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Why Ukrainian cities need transparency

When we talk about the transparency of Ukrainian cities, it is not about implementing someone’s strategy or the requirements of our Western partners. First of all, transparency is necessary for each of us, because it is the first step to prevent corruption.

Very often people do not know that they have the right to have free access to information about their city. Often, Ukrainians simply do not realize what information they need and why.

For someone, transparency is an opportunity to enroll your child into kindergarten online. For someone, transparency is an opportunity to enroll your child in kindergarten online. Transparency does open up many opportunities for citizens, which is why it needs to be talked about.

In 2017, Transparency International Ukraine published the Transparency Ranking of 100 Ukrainian Cities and showed how open local governments are for the first time. For the first time, the real results of decentralization and engagement of Ukrainians in the management of their cities were shown.

And now, two years later, we can say that the first ranking was not created by accident.

Most cities are now competing for the top spot in the list, and as a result, citizens are given more opportunities to influence the environment which they live in. Can anything be improved?

Perhaps, after all, majority does not mean everyone. And often the need for transparency is ignored not only by city leadership, but also by ordinary Ukrainians.

After three years of work and two consolidated rankings, we have already identified obvious answers to the question why cities need transparency.

Here are three key reasons.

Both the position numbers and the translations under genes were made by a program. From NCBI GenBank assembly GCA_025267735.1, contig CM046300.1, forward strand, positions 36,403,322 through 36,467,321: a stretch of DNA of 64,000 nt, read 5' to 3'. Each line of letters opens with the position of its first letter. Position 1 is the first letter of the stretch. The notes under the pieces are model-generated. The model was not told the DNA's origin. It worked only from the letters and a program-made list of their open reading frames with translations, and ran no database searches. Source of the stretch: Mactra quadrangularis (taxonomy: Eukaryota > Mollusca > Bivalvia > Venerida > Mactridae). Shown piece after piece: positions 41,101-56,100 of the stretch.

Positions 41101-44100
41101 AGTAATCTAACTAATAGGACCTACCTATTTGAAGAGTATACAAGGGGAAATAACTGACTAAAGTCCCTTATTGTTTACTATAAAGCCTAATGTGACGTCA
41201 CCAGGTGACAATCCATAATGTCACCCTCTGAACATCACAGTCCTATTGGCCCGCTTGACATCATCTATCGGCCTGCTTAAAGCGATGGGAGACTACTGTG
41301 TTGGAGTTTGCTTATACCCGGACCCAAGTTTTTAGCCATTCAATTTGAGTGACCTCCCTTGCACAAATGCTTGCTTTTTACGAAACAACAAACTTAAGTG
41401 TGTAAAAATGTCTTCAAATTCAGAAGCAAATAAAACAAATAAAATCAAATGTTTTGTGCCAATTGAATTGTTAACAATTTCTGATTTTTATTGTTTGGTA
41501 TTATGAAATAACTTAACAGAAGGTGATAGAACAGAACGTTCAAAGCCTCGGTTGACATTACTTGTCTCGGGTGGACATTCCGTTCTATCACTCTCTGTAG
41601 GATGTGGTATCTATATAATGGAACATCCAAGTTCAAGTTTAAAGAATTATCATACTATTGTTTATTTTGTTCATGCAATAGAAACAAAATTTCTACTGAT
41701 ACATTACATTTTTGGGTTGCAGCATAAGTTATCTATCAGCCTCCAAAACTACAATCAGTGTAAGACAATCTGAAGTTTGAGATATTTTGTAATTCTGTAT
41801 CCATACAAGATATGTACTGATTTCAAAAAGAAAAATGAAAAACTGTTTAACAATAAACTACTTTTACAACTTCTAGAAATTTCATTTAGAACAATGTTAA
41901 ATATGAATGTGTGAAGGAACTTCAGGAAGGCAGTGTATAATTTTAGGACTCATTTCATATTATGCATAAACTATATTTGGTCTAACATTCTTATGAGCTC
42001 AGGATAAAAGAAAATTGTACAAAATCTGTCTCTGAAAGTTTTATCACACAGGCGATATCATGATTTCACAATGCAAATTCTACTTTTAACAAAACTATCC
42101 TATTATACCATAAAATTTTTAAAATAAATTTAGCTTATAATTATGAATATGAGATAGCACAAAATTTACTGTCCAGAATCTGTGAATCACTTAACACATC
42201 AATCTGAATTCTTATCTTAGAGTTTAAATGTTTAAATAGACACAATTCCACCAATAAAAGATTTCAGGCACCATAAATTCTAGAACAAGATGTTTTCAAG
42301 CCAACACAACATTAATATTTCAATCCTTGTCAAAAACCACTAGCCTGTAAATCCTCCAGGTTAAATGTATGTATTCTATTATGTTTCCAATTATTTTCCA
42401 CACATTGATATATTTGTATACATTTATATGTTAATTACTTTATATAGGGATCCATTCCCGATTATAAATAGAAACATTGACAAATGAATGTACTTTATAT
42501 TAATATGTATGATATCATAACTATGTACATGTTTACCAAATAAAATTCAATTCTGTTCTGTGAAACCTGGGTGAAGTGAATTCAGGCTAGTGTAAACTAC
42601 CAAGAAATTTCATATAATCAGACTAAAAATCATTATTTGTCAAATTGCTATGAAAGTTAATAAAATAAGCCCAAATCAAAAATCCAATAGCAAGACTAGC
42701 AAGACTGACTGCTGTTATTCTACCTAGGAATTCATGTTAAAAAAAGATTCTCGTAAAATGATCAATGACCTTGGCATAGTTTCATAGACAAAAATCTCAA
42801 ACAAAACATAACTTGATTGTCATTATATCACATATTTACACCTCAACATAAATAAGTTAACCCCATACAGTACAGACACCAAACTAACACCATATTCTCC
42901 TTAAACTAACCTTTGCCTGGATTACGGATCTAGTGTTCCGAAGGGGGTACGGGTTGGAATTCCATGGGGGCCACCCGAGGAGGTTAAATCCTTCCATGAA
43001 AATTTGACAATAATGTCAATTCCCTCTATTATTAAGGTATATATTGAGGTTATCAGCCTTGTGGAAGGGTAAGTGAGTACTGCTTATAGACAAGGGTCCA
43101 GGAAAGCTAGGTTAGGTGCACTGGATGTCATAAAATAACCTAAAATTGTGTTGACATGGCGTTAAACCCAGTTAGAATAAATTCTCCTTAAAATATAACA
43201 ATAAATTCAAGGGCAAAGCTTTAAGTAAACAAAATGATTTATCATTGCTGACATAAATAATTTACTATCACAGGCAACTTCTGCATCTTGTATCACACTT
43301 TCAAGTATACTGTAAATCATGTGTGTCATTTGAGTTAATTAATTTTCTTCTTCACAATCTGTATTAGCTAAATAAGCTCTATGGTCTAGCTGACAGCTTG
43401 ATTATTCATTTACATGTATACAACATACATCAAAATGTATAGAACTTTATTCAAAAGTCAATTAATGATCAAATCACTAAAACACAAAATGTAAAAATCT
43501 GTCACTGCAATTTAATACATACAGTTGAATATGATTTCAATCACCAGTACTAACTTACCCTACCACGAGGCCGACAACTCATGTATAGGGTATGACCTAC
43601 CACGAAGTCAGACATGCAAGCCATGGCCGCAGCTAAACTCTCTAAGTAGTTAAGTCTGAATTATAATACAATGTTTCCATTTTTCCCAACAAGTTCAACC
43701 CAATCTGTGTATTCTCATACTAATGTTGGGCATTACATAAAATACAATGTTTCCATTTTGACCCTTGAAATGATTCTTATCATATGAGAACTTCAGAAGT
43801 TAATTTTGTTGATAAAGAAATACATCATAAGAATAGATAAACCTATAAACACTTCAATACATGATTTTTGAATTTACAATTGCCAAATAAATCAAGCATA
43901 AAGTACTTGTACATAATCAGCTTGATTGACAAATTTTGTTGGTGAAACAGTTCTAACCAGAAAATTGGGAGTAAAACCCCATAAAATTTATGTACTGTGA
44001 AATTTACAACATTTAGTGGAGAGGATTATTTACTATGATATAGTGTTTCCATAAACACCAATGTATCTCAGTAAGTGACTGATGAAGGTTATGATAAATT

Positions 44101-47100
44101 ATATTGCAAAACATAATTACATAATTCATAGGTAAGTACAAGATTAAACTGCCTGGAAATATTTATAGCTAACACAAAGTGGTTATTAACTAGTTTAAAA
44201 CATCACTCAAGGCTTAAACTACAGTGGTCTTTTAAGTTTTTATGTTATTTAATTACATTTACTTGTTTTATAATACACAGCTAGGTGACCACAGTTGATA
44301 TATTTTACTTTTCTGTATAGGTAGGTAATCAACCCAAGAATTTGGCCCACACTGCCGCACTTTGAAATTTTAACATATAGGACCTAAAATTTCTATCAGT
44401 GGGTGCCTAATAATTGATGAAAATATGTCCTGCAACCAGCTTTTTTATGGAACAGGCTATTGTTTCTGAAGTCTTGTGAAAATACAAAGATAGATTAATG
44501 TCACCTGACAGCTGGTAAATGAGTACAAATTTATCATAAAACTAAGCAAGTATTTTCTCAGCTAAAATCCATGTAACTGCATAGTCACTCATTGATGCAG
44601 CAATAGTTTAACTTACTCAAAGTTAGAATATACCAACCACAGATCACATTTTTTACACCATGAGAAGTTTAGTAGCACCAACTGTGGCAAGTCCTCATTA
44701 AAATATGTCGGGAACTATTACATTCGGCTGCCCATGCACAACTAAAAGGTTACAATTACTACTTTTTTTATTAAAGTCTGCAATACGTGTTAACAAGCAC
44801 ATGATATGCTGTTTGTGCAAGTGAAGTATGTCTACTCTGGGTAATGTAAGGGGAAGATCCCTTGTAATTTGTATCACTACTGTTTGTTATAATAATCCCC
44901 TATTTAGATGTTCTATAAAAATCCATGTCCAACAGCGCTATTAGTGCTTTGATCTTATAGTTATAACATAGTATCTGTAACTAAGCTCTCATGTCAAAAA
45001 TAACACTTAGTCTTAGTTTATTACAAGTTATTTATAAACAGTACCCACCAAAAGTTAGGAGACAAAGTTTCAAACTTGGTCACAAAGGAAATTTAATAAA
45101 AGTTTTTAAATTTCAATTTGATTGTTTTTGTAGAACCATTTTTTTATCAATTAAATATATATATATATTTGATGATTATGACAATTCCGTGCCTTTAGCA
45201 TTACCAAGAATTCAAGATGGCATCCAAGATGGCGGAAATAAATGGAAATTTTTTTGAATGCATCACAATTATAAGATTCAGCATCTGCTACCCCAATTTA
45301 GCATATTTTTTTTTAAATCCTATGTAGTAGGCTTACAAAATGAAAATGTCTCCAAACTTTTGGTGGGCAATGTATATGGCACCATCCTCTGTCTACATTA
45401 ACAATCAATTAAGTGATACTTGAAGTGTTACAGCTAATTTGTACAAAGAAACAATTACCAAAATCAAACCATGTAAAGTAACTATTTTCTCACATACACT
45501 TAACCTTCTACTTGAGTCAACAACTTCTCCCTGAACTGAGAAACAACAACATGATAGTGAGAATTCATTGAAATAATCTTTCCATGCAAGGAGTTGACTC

1. Efficient use of resources.

Open information helps manage resources more efficiently. All city officials know that somewhere around 50% of the local budget is generated from the city’s own charges, and the other half comes from the state budget. But public money is usually not sufficient.

Therefore, an open market is a great way to improve the situation. Hopefully this will be mandatory for everyone in the near future.

What does it mean? Using the ProZorro system. Sales, rental, real estate sale, assigning rights to fairs or other large-scale events. And you get a really fair price therefor. Not the one that the official came up with, because his friend decided to erect a kiosk there.

2. Investment attractiveness.

Investment is a word that is well understood by the mayor and the entire administration. We know that the World Bank Group is exploring how well financial resources are managed, how budget is formed, how open information is. After that, each city is given a credit ranking, focusing on which one can continue to cooperate with local authorities.

For example, cities often attract cheap international loans for public transport procurement. For example, Mariupol, which is one of the leaders in the ranking, has raised 12.5 million EUR to upgrade its vehicle fleet. Are there any improvements for the urban dwellers?

3. Information requests.

It is worth noting that it is not enough to publish information – it is also necessary to analyze the demand and user-friendliness of the site. And then, request processing results can produce unexpected results.

It amazed me, for example, that during our research, the number of information requests decreased 2.5-fold in 3 years for the ranking leader Drohobych. This means that the administration has more free time to improve the lives of locals in other areas.

But here’s an important detail: such a trend is observed in small cities with a population of up to 500 thousand people. But in big cities the situation is quite different: the more information you open, the more queries you get. And this should also be dealt with.

Simply put, we can say: The more data you open, the more money your city receives. 

We tried to make a small correlation between the score in our ranking and the direct investment the city receives. And now we can say that 1 point out of 100 in our ranking equals to 200 thousand UAH of investments.  

It might be a small amount for Kyiv, but for smaller cities such infusions mean money and additional jobs.

Therefore, openness and transparency are the key to success, financial success in particular.

Andrii Borovyk, for the UP